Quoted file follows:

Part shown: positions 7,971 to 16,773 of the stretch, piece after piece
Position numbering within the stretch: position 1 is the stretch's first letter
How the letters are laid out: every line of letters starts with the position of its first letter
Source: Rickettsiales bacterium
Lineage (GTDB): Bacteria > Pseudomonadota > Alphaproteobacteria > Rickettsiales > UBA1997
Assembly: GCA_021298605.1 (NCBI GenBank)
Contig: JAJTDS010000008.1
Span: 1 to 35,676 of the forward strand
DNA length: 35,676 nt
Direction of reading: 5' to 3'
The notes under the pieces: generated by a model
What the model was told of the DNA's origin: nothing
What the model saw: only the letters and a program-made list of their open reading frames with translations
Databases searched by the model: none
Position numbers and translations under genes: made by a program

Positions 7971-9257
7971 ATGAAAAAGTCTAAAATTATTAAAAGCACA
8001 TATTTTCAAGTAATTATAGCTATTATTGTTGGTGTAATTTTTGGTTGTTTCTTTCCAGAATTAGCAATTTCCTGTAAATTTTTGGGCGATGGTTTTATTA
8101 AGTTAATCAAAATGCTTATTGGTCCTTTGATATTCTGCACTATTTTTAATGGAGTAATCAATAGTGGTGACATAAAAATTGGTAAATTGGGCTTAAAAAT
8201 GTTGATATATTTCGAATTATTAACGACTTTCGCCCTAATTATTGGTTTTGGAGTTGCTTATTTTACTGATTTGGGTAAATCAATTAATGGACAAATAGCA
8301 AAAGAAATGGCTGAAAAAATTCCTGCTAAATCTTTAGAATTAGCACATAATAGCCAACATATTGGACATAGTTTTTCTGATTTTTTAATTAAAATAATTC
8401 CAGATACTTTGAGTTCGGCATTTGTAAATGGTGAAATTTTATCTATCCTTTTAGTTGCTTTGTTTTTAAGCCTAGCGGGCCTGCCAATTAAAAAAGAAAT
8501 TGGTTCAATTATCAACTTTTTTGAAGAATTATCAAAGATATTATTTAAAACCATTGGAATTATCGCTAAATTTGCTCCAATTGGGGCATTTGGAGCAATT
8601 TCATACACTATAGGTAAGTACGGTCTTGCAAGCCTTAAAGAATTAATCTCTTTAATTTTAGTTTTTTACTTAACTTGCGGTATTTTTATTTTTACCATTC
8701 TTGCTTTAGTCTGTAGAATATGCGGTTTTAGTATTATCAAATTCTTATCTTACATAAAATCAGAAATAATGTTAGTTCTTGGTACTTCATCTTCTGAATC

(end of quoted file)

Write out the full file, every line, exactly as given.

Part shown: positions 7,971 to 16,773 of the stretch, piece after piece
Position numbering within the stretch: position 1 is the stretch's first letter
How the letters are laid out: every line of letters starts with the position of its first letter
Source: Rickettsiales bacterium
Lineage (GTDB): Bacteria > Pseudomonadota > Alphaproteobacteria > Rickettsiales > UBA1997
Assembly: GCA_021298605.1 (NCBI GenBank)
Contig: JAJTDS010000008.1
Span: 1 to 35,676 of the forward strand
DNA length: 35,676 nt
Direction of reading: 5' to 3'
The notes under the pieces: generated by a model
What the model was told of the DNA's origin: nothing
What the model saw: only the letters and a program-made list of their open reading frames with translations
Databases searched by the model: none
Position numbers and translations under genes: made by a program

Positions 7971-9257
7971 ATGAAAAAGTCTAAAATTATTAAAAGCACA
8001 TATTTTCAAGTAATTATAGCTATTATTGTTGGTGTAATTTTTGGTTGTTTCTTTCCAGAATTAGCAATTTCCTGTAAATTTTTGGGCGATGGTTTTATTA
8101 AGTTAATCAAAATGCTTATTGGTCCTTTGATATTCTGCACTATTTTTAATGGAGTAATCAATAGTGGTGACATAAAAATTGGTAAATTGGGCTTAAAAAT
8201 GTTGATATATTTCGAATTATTAACGACTTTCGCCCTAATTATTGGTTTTGGAGTTGCTTATTTTACTGATTTGGGTAAATCAATTAATGGACAAATAGCA
8301 AAAGAAATGGCTGAAAAAATTCCTGCTAAATCTTTAGAATTAGCACATAATAGCCAACATATTGGACATAGTTTTTCTGATTTTTTAATTAAAATAATTC
8401 CAGATACTTTGAGTTCGGCATTTGTAAATGGTGAAATTTTATCTATCCTTTTAGTTGCTTTGTTTTTAAGCCTAGCGGGCCTGCCAATTAAAAAAGAAAT
8501 TGGTTCAATTATCAACTTTTTTGAAGAATTATCAAAGATATTATTTAAAACCATTGGAATTATCGCTAAATTTGCTCCAATTGGGGCATTTGGAGCAATT
8601 TCATACACTATAGGTAAGTACGGTCTTGCAAGCCTTAAAGAATTAATCTCTTTAATTTTAGTTTTTTACTTAACTTGCGGTATTTTTATTTTTACCATTC
8701 TTGCTTTAGTCTGTAGAATATGCGGTTTTAGTATTATCAAATTCTTATCTTACATAAAATCAGAAATAATGTTAGTTCTTGGTACTTCATCTTCTGAATC